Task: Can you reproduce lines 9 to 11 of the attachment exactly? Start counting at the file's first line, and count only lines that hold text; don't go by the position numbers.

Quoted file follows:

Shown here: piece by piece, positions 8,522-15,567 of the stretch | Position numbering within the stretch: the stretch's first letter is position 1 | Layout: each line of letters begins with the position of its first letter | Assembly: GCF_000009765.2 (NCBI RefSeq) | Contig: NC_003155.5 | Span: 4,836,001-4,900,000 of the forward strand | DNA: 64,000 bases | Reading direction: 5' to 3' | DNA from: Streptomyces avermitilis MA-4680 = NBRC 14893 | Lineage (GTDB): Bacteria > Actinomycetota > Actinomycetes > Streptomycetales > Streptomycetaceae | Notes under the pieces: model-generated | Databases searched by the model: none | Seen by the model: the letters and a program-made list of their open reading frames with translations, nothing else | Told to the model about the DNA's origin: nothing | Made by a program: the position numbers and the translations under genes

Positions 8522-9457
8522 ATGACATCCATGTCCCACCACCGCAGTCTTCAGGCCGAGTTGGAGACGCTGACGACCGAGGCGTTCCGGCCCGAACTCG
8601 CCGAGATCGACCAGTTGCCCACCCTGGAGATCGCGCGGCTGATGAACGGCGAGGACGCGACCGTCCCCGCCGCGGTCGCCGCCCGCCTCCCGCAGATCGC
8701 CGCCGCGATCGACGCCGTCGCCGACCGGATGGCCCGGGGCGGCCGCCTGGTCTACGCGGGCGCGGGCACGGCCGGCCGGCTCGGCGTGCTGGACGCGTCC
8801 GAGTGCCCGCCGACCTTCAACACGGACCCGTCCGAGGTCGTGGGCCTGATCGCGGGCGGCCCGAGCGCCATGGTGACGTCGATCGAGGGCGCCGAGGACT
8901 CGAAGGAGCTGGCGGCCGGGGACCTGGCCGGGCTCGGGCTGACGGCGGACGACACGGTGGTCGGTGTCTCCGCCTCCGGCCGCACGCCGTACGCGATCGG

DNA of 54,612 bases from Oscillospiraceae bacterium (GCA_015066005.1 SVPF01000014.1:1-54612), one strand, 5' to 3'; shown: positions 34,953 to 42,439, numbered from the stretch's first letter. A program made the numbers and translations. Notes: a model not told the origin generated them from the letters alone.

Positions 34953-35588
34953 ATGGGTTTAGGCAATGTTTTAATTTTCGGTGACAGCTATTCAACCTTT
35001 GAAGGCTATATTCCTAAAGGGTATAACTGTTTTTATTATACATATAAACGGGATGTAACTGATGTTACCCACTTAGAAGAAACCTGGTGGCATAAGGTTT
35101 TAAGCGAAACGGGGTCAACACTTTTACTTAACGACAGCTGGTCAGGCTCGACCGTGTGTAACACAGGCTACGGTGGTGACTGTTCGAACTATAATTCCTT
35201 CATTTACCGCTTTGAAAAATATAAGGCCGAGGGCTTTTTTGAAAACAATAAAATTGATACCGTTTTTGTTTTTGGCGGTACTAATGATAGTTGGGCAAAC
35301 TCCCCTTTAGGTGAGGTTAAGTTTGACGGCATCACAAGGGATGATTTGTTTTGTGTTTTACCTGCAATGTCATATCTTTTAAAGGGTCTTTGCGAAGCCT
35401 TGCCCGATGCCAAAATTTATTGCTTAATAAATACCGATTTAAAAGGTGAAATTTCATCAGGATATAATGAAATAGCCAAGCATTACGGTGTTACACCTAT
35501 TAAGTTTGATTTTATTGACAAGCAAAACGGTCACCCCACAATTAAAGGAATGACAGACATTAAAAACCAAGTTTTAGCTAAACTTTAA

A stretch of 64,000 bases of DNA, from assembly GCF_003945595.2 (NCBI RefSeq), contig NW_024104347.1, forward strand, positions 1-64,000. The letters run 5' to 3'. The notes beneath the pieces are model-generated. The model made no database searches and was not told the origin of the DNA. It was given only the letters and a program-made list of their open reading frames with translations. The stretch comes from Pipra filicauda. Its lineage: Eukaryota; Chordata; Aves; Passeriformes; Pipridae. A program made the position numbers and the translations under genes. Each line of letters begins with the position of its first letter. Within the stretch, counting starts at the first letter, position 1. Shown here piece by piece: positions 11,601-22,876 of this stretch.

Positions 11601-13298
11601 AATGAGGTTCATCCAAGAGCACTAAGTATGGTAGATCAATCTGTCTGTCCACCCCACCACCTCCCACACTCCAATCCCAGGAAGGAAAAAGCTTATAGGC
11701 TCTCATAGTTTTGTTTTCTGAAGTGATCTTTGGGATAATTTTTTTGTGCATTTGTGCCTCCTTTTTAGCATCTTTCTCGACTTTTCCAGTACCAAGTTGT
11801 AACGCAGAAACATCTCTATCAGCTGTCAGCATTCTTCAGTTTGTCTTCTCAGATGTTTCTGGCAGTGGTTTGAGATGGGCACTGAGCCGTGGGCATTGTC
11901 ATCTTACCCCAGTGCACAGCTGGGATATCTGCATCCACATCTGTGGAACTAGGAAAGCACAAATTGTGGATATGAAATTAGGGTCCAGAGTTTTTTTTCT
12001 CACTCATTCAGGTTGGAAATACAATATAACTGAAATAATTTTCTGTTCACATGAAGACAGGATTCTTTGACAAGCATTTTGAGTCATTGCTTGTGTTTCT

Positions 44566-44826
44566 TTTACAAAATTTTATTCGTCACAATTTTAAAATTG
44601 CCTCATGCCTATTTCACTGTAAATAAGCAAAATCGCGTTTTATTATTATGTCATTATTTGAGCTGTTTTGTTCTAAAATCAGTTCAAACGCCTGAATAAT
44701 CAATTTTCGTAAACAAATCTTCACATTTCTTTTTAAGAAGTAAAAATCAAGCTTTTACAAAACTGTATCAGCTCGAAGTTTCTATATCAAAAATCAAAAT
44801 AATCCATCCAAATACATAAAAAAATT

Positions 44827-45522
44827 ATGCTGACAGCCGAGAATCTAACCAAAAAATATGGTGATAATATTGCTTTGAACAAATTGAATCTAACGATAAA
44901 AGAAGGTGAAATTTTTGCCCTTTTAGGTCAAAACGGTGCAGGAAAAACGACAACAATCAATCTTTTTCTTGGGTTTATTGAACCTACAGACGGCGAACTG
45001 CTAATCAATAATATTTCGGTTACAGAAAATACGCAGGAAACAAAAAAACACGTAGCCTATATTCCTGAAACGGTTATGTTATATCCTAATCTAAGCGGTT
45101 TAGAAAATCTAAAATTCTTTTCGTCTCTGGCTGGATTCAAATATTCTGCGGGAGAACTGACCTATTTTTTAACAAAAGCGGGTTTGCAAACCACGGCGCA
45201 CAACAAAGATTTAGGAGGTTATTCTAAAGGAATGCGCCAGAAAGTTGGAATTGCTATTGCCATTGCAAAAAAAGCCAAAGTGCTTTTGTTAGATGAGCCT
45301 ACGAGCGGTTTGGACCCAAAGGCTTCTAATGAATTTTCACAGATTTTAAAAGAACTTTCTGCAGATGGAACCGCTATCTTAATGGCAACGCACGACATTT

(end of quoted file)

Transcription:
Positions 34953-35588
34953 ATGGGTTTAGGCAATGTTTTAATTTTCGGTGACAGCTATTCAACCTTT
35001 GAAGGCTATATTCCTAAAGGGTATAACTGTTTTTATTATACATATAAACGGGATGTAACTGATGTTACCCACTTAGAAGAAACCTGGTGGCATAAGGTTT